Stigma, The Brain And Brain Illnesses

By Dr David Laing Dawson

Every day the news contains at least one item describing our struggle to understand a difficult or troublesome or tragic human behaviour. As I write this there is an ongoing trial of a man accused of killing, dismembering, and then burning a Calgary man and woman and their grandson who happened to be on a sleep over with his grandparents. It is reported that the accused held a grudge against this grandfather because of a failed business arrangement years ago. The grudge “grew in his mind” until….

Then I read of a woman who committed suicide two months after the birth of a child. The grieving husband wants to shed light on post-partum depression but the emphasis in the article was about trying to alleviate the shame some women feel because they cannot breast feed.

This is the article that stuck in my mind because it emphasized the problem of stigma, the need for awareness, and the “let’s talk about it” approach to “mental health”. All well and good. But it continued the trend of trying to understand these tragic behaviours as the consequence of some kind of rational, all-be-it extreme, thought processes.

I understand this. When confronted by any odd human behaviour we try to “understand” it by applying two mechanisms: a logical sequence of cause and effect and empathy (how would I behave in similar circumstances?).

We live our lives believing in the supremacy of mind; we organize socially and act independently within an assumption of “mind”, of “free will”, of “choice” and consequences and personal responsibility. We are very reluctant to accept the fact that the brain can hijack this process, that the brain is the primary organ dictating human behaviour, that the brain, this biological computer system of cells and neurohomones and fragile connections, can go wrong. This reluctance has extreme advocates such as Bonnie Burstow who thinks…. or who’s brain leads her to think…

Actually I have no idea what she really thinks and why she thinks  it.

But phrases like “mental health issues”, euphemisms for mental illness, and much anti-stigma publicity continue to support the primacy of mind and downplay the role of brain. They continue to support the notion that all troubles, with a little support, acceptance and understanding, can get better, be overcome.

This does a tremendous disservice to those who suffer from true, serious mental illness.

From her culture, her family, and perhaps from all the current pop cultural emphasis on breast feeding, the new mother in question probably felt some degree of disappointment that she could not breast feed. But this was not an experience that propelled her, through a logical sequence of thought processes, to suicide.

No. Serious postpartum depression, and postpartum psychosis is as clearly as any serious mental illness, a brain problem. The brain has hijacked the thinking process. It is no longer rational. This is a brain illness.

Prevention of the tragic consequences of this illness requires knowing which women who have given birth are at risk, screening for and identifying this illness, recognizing it as a brain illness, and treating it vigorously as one would treat any serious and life-threatening illness.

Sure, let’s talk about it and de-stigmatize it, but we also need to recognize that it is an illness, a brain illness, and offer, make available, medical/psychiatric treatment, and occasionally protect by holding the sufferer in a safe environment while waiting for treatment to take effect.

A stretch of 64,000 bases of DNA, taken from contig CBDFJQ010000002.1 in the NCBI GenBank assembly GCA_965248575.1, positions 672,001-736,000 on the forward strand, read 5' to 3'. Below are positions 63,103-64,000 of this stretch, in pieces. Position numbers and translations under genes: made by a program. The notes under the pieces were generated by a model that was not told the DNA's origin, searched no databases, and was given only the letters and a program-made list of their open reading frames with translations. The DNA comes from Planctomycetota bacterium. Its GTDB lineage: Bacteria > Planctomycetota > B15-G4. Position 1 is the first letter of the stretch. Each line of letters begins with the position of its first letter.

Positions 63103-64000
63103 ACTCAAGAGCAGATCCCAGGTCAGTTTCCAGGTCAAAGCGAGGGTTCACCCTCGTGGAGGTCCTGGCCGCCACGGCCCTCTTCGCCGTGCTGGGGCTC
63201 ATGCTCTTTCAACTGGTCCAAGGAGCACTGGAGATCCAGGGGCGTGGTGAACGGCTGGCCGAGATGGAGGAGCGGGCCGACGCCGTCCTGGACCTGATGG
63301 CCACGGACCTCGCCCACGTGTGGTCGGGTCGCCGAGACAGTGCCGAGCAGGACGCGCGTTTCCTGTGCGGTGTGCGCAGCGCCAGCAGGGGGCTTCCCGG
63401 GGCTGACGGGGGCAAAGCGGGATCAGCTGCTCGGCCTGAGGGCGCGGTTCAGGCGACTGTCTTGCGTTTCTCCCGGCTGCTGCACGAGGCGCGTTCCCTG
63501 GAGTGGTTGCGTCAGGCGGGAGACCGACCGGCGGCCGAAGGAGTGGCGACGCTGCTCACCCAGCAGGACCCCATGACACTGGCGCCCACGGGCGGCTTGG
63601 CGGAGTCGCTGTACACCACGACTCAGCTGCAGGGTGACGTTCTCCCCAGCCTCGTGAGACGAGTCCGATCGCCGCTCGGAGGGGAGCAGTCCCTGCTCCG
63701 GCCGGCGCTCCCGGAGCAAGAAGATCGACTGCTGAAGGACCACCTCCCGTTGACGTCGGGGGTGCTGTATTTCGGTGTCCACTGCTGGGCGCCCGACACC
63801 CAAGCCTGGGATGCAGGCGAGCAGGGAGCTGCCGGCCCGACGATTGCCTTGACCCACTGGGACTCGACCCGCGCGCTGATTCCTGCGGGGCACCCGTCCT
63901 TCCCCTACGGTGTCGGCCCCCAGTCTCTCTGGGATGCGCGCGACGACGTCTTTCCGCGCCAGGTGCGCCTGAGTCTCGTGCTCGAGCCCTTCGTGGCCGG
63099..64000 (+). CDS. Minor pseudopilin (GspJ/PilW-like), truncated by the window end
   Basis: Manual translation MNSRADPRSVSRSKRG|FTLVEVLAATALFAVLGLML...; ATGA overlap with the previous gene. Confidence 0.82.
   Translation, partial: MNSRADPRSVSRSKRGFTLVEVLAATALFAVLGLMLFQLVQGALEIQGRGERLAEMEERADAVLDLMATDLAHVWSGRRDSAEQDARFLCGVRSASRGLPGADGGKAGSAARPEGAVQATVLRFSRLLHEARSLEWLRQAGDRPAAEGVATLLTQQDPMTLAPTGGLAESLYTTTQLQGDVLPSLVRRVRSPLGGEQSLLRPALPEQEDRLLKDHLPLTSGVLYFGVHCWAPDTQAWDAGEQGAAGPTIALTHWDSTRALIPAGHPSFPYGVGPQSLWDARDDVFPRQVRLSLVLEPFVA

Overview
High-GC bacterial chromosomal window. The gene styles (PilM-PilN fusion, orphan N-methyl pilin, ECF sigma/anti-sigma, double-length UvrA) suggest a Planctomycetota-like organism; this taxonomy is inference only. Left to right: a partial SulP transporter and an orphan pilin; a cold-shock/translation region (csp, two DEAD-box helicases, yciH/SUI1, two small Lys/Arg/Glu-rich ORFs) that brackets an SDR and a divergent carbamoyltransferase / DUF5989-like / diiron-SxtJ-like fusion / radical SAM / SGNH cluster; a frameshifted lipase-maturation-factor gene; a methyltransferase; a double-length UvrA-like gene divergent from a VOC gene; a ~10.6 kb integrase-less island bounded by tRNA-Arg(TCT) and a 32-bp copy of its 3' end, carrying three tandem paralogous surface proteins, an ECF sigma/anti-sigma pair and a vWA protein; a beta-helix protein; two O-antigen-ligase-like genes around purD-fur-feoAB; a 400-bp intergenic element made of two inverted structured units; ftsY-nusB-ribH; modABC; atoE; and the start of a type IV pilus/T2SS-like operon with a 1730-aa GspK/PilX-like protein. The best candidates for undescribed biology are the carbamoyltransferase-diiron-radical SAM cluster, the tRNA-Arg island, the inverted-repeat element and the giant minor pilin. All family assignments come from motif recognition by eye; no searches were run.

And, contrary to what Bonnie Burstow and the anti-psychiatry people say, we now have effective treatment for depression and psychosis.

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One thought on “Stigma, The Brain And Brain Illnesses

  1. Yes it is time to talk about the folly of putting an over emphasis on stigma as causal. You have taken me back about 52 years when i worked in a well known Psychiatric Hospital Fulbourne. This hospital was trying the open ward policy in a big way. And there were some mis-steps. One of those mistakes was with a very beautiful young woman who had just given birth and who had a lovely little three or so year old. son The mother had had a very acute psychosis at the time of the boys birth . But with good care she had regained her stability and would come for appointments regularly pushing her delightful curly haired boy . He looked like the p Pear’s soap advertisement .
    The birth of the second child was seen as a risk for another episode and as a precaution the general hospital despatched her to Fulbourne shortly after the birth. And then there was nearly a tragedy. She was admitted into a single room and the nurse in charge insisted that the baby be with the mother. BONDING ! I was qualified and well trained and said that this was really unwise, but she had seniority over me and the baby and crib were put in with the mother. Later three of us were in the room doing something. The mother who was very agitated and to any trained eye was actively psychotic suddenly grabbed the baby and threw it forcefully across the room. The junior nurse caught it . This in my view happened because the senior nurse was trying to normalize an unfortunate brain disease.

    This was not a mental health issue . It was a serious brain disease. I imagine the mother eventually stabilized, but the in the then ‘here and now’ the baby and the mother needed real protection. Bonnie Burstow wrote in the Globe years ago. She believed in the Szasz and Laing rubbish. Normalizing serious mental illness serves nobody well.

    Liked by 1 person

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